Whereas X-COM was essentially a shot-for-shot remake of UFO, 2013’s wildly-successful Tomb Raider reboot went down a different path by undergoing a complete redesign of the series’ core gameplay. Eschewing the series’ trademark linear action-adventure gameplay in favor of an open-world RPG approach could’ve been risky, but it felt long overdue for the series, and this demonstrates how Tomb Raider‘s “rebuild from the ground up” approach can work equally as well as XCOM‘s shot-for-shot remake approach.
Not only did the dramatic change in gameplay provide a much-needed new look for Tomb Raider, but the reboot allowed for the redevelopment of Lara Croft as a character – especially since the heroine had become somewhat stale over the years. The ability for audiences to willingly accept a retcon is one advantage that video games have over movies, as there’s far more creative freedom to make a rebooted game work within the context of its predecessors than a film reboot. With Tomb Raider, giving Lara Croft a new backstory and gameplay mechanics essentially gives gamers a brand new game to play while still retaining a certain level of familiarity.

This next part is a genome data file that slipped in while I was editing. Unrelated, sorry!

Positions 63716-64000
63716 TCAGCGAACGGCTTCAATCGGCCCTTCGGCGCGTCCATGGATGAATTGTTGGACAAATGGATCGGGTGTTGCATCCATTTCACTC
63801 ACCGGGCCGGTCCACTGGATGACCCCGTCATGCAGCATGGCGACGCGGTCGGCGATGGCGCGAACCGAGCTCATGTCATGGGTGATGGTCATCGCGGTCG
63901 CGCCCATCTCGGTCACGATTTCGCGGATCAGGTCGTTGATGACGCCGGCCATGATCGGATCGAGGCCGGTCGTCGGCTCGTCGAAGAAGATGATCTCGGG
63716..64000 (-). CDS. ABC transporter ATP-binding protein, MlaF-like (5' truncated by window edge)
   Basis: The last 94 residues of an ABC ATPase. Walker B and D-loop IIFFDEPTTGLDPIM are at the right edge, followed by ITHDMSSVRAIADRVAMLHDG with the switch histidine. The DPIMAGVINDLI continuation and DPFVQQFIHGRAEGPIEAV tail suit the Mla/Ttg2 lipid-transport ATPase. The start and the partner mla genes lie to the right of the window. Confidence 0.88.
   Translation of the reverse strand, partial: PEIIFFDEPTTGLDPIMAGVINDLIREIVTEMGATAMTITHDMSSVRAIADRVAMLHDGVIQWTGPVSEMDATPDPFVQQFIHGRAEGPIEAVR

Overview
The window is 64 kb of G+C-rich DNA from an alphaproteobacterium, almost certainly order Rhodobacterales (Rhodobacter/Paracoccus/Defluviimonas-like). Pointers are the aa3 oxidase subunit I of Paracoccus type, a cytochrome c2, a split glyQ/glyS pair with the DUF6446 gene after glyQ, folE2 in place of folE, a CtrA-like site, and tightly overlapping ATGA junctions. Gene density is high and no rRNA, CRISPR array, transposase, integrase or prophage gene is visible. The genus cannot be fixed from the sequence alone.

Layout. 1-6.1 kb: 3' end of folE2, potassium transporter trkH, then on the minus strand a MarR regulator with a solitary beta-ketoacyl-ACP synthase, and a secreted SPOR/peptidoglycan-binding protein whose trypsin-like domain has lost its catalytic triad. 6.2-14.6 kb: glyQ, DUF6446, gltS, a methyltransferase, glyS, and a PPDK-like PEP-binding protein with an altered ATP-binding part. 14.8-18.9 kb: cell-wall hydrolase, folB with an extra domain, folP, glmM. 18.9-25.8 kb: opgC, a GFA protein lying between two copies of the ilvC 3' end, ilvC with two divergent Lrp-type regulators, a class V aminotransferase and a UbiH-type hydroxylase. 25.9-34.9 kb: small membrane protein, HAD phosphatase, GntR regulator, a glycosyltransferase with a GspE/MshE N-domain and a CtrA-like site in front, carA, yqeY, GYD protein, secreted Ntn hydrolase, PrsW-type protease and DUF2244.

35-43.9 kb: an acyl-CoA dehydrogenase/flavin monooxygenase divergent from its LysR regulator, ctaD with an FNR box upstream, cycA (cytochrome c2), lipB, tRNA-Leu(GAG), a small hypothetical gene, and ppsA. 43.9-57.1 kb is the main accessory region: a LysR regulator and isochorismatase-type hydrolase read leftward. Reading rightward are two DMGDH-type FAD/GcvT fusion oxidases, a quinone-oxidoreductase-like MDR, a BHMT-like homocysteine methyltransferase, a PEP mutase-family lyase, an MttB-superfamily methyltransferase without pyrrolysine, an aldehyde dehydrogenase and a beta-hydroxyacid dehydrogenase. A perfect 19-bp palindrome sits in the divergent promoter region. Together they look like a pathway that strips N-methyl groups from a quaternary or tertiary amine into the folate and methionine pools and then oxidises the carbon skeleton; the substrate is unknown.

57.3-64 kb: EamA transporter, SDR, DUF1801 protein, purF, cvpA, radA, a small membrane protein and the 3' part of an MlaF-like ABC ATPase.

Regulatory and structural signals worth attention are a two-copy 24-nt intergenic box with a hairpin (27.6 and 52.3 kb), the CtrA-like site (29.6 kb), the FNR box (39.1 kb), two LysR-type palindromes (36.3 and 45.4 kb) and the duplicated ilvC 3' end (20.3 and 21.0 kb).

And finally, we have the most recent reboot that’s come out, a game that I think is the current front-runner for 2016’s best shooter: DOOM. Gone were the usual linear pathways and cutscenes of the modern-day shooter, and in came a game that demanded some actual skill and quick-thinking. While XCOM changed virtually nothing and Tomb Raider changed virtually everything, the DOOM reboot is essentially the best of both worlds. In what id Software deemed as a “modern old-school shooter,” DOOM kept some of the things that made shooters of yesteryear awesome – such as multiple weapons, non-regenerating health, and an incredibly high pace – and combined them with some of the best traits of today’s shooters, such as melee attacks and drop-dead-gorgeous graphics. That’s not to say this approach will work every time – something that SimCity can attest to – but when done properly, the results are nothing short of glorious.
It’s probably not fair to compare movies to video games as both are different mediums, but to me, video game reboots generally come from a more honest place than what movie reboots do. While both the video game and movie industries are driven by profit at the end of the day, you get the sense that video game developers and studios actually listen to all the fan response as opposed to the big Hollywood studios. It’s easy to see the amount of tender loving care that went into each of the aforementioned reboots that I’ve talked about, and it’s also just as easy to see how 2012’s The Amazing Spider-Man movie reboot was nothing more than a cash-grab that was made purely to retain the rights to Spider-Man.
All this is not to say that studios should start dusting off every old IP and start remaking them, but given how most video game reboots have a greater chance of being good than bad, perhaps it’s time that we assume that reboots and remakes aren’t such a bad thing.